This also requires feedback mechanisms to allow for quick communication with senior leadership to rectify discovered assumptions.


Strategic Assumptions Surfacing and Testing

SAST (Strategic Assumptions Surfacing and Testing) can also be used to question, define and decide on assumptions. This five-phase process relies on the following principles:

  • Adversarial: the best way to test an assumption is to oppose it.
  • Participative: resources and knowledge are distributed among a group of individuals.
  • Integrative: a unified set of assumptions and an action plan are needed for decision-making.
  • Managerial mind supporting: exposure to the assumption deepens a manager’s insight into an organization and its strategy.

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3) Poor program and portfolio governance

To reach a goal, you need to double-check your course and correct it when necessary.

The strategy must be conscientiously deployed, actively managed and its execution tracked.

Investing in dashboards, establishing common KPIs, leading indicators and regular reporting is critical. It will help with decision-making, accountability, confidence, and agility.

With your whole organization aligned, they can drive your strategy and connect their work to it.

Many organizations have become reliant on lagging indicators that fail to provide a full picture of performance.

Your strategy cannot go forward if your organization is constantly looking back.

Look for metrics that tell you where you’re going, such as the growth of your sales pipeline.


4) A lack of focus

Similarly, a lack of focus is a common strategy deployment mistake we’ve seen time and time again.

You must have the courage (and data) to end projects or initiatives that aren’t aligned with your strategy and that are holding you back.

Focus on what’s important and streamline your resources.

Assessing your programs and portfolios is a continuous endeavor.

Question how important each project is to your strategy and how well they are progressing.

Your success hinges on the performance of many projects - make sure you’re working on the right ones.


5) Relying on outdated technology and tools

The deployment and execution of your strategy cannot be seamless if it’s reliant on clunky spreadsheets, siloed data, and elbow grease.

Consider digitalizing your Strategy Deployment and make use of Strategy Execution software that can support you in ensuring that you deliver on your strategic needs and goals.

People are tired of seeing endless presentations, spreadsheets and emails.

It’s demotivating, slow, and laborious to manage projects through these channels, and important information can be rapidly buried.

Since reporting on progress using these tools is a very manual process it is difficult to stay ahead and understand where the real problems lay.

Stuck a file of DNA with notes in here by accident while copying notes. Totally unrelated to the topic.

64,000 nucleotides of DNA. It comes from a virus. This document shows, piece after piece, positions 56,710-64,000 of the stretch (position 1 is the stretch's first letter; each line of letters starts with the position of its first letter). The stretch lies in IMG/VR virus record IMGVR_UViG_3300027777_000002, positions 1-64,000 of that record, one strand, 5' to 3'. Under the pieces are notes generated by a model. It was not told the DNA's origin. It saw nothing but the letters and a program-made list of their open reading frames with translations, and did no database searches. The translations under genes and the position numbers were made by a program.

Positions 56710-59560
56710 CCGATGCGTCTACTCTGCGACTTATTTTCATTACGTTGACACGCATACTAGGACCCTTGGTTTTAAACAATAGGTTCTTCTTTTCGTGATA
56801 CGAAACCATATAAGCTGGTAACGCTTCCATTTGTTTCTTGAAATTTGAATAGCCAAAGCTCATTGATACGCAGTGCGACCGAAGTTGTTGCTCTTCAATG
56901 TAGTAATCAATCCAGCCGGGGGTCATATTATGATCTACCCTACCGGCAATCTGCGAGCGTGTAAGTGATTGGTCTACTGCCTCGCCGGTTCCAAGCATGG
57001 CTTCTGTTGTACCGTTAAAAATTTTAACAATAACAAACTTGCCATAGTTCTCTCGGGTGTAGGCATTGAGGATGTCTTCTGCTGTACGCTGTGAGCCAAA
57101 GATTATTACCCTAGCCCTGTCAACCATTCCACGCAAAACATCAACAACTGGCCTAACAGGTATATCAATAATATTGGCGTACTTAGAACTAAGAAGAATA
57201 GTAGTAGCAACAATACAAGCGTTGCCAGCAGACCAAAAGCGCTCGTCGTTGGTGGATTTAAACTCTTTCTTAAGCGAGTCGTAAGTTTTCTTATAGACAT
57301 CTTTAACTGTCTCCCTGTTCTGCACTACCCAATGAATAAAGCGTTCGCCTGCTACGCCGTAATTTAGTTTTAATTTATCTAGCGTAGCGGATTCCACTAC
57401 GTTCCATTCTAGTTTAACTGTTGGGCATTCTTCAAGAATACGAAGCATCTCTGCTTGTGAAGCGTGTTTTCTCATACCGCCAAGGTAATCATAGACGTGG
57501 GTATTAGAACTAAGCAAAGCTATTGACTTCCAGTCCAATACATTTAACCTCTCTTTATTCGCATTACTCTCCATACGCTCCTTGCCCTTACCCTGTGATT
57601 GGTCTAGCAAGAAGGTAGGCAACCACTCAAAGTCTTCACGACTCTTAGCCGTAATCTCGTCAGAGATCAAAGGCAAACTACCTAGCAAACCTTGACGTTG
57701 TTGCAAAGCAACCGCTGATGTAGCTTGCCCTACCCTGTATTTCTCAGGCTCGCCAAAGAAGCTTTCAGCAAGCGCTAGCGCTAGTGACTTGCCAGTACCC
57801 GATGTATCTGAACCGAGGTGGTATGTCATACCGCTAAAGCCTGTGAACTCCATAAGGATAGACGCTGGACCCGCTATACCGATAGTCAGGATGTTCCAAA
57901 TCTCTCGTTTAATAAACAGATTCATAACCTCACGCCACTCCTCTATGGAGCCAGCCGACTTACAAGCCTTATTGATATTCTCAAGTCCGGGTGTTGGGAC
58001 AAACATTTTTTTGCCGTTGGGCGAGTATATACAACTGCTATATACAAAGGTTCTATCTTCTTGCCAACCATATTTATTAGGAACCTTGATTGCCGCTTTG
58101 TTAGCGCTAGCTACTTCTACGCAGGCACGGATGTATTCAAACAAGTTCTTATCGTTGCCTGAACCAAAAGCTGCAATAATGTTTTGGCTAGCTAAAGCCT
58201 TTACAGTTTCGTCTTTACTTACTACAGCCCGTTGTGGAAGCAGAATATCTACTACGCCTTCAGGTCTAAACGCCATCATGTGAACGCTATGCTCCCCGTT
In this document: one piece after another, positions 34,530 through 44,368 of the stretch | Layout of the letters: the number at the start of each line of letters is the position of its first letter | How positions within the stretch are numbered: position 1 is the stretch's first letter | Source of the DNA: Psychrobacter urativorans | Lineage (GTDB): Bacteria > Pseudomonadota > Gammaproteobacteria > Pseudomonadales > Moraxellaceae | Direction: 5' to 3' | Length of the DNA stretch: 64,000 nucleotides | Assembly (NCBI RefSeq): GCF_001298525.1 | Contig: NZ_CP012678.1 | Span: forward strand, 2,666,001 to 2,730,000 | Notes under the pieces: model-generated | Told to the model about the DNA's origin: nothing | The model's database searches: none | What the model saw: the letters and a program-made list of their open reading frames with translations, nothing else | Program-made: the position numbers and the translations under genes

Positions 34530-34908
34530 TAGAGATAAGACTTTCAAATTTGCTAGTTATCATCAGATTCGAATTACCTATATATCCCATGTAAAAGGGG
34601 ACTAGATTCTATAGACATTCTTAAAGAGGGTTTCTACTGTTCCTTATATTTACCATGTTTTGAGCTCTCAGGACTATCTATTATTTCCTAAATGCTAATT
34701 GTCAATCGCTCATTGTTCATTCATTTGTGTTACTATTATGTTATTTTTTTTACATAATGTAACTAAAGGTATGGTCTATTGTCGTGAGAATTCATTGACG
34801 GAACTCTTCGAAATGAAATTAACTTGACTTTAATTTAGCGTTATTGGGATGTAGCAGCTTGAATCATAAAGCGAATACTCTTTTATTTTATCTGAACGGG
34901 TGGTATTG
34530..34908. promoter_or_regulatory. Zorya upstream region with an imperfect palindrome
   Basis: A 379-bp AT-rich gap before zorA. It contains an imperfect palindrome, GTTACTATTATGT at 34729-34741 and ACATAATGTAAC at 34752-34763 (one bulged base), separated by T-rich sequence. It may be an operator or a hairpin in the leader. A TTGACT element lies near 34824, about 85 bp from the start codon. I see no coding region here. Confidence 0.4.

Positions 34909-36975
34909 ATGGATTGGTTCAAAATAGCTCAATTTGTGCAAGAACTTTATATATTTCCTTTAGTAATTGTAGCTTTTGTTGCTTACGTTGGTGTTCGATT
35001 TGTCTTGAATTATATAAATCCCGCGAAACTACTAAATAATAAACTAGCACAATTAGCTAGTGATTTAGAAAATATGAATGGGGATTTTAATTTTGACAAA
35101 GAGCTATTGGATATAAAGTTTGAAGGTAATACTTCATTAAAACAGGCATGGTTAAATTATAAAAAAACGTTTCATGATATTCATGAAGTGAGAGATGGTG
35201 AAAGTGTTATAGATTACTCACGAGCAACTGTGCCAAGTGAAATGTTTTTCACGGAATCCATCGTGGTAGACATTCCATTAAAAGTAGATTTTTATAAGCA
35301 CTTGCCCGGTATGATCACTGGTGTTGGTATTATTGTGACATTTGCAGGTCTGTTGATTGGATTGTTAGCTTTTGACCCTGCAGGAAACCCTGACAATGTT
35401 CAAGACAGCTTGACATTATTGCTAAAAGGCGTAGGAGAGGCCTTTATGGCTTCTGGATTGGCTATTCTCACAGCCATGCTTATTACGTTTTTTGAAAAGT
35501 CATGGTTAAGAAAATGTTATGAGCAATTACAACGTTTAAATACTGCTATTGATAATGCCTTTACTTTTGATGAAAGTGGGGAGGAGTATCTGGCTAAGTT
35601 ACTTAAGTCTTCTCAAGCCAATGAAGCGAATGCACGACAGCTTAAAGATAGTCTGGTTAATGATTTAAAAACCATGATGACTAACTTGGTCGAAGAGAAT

Strategic planning and strategy execution software, such as i-nexus, can quickly surface relevant information such as project timelines and delays, KPIs, critical problems, and goal performance.

Allowing key stakeholders to see relevant information as and when needed.

Automation also removes a considerable amount of legwork from deploying your strategy, enabling you to focus on its deployment and, ultimately, its execution.


Not to be underestimated

The mechanics of strategy deployment are straightforward when your team, business, and information are aligned. Focusing on these areas is as important as your strategic planning.

Developing an effective strategy will start your organization off well.

Taking a considered approach to strategy deployment will power the rest of your journey.

Don’t underestimate its contribution to your success.


What are the next steps?

The five strategy deployment mistakes detailed in this blog provide a small sampling of the issues surrounding successful Strategy Execution, but this is only one piece of the puzzle.

To gain a wider understanding of strategy deployment, visit our resource hub, or any of the below:

About the author

James Milsom is Head of Marketing at i-nexus. James has wide-ranging experience in markets such as telecommunications, energy, education, and software.

As Head of Marketing, his drive is to raise awareness and understanding of the challenges facing enterprises in delivering strategic objectives and transformation amidst changing markets and the obstacles traditional tools and methods present leaders.

If you’d like to talk more about Strategy Execution, reach out to James on james.milsom@i-nexus.com or connect with him on LinkedIn for the latest insights.